A word on passion

I suppose it might sound a bit like I am advocating some sort of “loveless” love – a scenario in which love is approached a bit like a business exchange. And I guess maybe I am, but if that’s the case, I am doing so only in the sense that I am also suggesting that business, too, should be approached with purpose, with intention, with a deeply-rooted sense of drive and deliberate energy. All of life, actually, should be built around identifying and acting on our values, and if I am saying that love should be treated like work, it is because I am saying that both should be treated with passion.

If life is built on values and love is founded on finding someone who shares our own, then of course it makes sense that those values – and the ways in which you drive at them, both together and separately, in both tangent and parallel lines – are the precise fuels for the greatest fires. And that the richer the shared perspective, the mutual initiatives, the joint purposes and drives, the greater the burn of the flame.

john-lennon-yoko-ono

How love ends

We pursue work that offers the opportunity to live out and into things we think are important. We leave work when it no longer does – when things begin to tug in the wrong places; when strain is placed on our own fundamental way of being, and when too much energy is exerted toward “maintenance” and not enough on the actual work itself – the pursuit of what is good and valued.

The way we love and the way we search for meaning is through the identification of values – initially our own, and then their embodiment in other things. The way we lose interest and even the way we may form sentiments of hate is when things begin to feel like a drain or all-out assault on our values.

There are a lot of things that don’t matter. Even things that once do matter may eventually cease to hold value, and once they do, they – rightfully – cease to serve as a container for any amount of real attention.

People change. Circumstances change. Given enough time, everything changes. Sometimes you change. Sometimes they do. Sometimes it’s simply that things do. Either way, though, sometimes you find that what once stood for a mirroring of values no longer does.

On leaving

Achieving a meaningful life – including worthwhile love – “means a commitment to the reality of one’s own existence. It means that one must never sacrifice one’s convictions to the opinion or wishes of others. The one must never attempt to fake reality in any manner.” (Rand)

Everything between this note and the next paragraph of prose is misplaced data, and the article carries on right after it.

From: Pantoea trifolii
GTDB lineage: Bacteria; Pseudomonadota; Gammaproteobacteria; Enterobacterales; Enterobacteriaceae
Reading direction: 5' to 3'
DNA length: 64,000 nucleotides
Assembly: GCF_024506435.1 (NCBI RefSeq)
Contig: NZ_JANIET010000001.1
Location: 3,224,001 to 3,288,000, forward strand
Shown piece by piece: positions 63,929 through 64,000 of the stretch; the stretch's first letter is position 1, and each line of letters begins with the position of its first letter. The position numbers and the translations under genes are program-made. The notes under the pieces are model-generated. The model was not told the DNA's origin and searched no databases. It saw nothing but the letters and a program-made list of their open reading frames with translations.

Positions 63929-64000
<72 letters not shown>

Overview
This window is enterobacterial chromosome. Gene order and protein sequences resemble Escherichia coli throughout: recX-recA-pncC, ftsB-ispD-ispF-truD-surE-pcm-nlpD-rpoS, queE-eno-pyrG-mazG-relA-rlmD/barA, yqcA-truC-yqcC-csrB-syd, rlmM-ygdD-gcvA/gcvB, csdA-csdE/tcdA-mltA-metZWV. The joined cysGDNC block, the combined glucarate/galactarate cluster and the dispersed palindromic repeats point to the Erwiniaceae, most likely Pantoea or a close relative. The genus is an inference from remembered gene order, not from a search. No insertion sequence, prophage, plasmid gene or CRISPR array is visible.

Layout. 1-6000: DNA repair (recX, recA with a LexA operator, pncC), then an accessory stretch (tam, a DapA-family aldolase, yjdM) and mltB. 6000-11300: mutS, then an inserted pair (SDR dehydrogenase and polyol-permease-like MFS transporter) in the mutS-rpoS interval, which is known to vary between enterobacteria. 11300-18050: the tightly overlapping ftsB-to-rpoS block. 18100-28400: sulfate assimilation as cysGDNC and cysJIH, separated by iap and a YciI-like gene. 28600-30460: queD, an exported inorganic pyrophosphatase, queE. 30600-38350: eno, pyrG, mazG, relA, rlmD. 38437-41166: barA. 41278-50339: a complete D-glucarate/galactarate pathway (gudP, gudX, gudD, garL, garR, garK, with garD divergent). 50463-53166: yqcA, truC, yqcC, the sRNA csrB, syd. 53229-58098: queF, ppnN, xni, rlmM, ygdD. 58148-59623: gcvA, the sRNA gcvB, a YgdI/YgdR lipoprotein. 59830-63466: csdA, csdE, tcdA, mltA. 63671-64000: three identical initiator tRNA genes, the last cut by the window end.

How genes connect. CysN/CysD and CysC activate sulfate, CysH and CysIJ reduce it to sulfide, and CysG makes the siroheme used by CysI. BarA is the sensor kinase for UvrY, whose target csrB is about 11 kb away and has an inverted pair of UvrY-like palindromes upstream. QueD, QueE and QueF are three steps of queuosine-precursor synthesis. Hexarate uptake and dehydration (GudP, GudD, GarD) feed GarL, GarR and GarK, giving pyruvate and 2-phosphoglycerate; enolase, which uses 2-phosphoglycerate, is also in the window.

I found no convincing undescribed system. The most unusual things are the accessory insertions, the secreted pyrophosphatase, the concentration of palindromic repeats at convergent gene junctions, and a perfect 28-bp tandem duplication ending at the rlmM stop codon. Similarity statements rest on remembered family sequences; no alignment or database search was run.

If ever the compromises feel too substantial – the investment greater than the payoff; the energy exerted to be toll on the wellbeing – then it is not only our prerogative but our responsibility (to ourselves, of course, but also to others) to say so. If values are no longer aligned and if we are exerting tremendous effort willing an imbalance to rebalance every morning, then we owe it to all involved to make it right. No person should commit a life to re-inflating a beach ball that goes flat each night. We only have so many clock cycles, and everyone’s are far too valuable to invest hours in things that will no longer pay off.

On being left

Life, at times, drowns us in emotion. And in order to navigate the things that happen, life, it also demands rationale.

If we are to accept that love is a transaction – a trade; an unspoken (or spoken) agreement – that both parties enter voluntarily, if not happily, and we accept the boundaries of “compromise” – the discrepancy between appropriate sacrifices and dishonorable ones, then the responsibilities of the person who has been left are clear.

The universe dictates that we cannot seek or desire any more or any less than we have earned. What determines what we’ve earned? Put simply: what others are willing to offer or trade in return.

When a man interacts with others, whether there has been an exchange of money or energy or emotion, “he is counting – explicitly or implicitly – on their rationality, that is: on their ability to recognize the objective value of his work.” (Rand) To choose to interact with others is fundamentally to honor and respect their judgment.

We cannot sincerely love someone while simultaneously discounting or rejecting their judgment. If you love them, you trust their decisions regarding their life values and how they are arranging their life to live them out. If you don’t trust their decisions when it comes to their values, then what you feel cannot be genuine love.

This is not to say that these emotions don’t consume our conscious. They do. And it’s okay to honor these emotions and sit with them for a while. But after that time has passed, we have to recall ourselves to the forefront. And start over.

And know that it’s okay.

"This Line Is Part of a Very Large Circle." Yoko Ono, 1966

“This Line Is Part of a Very Large Circle.” Yoko Ono, 1966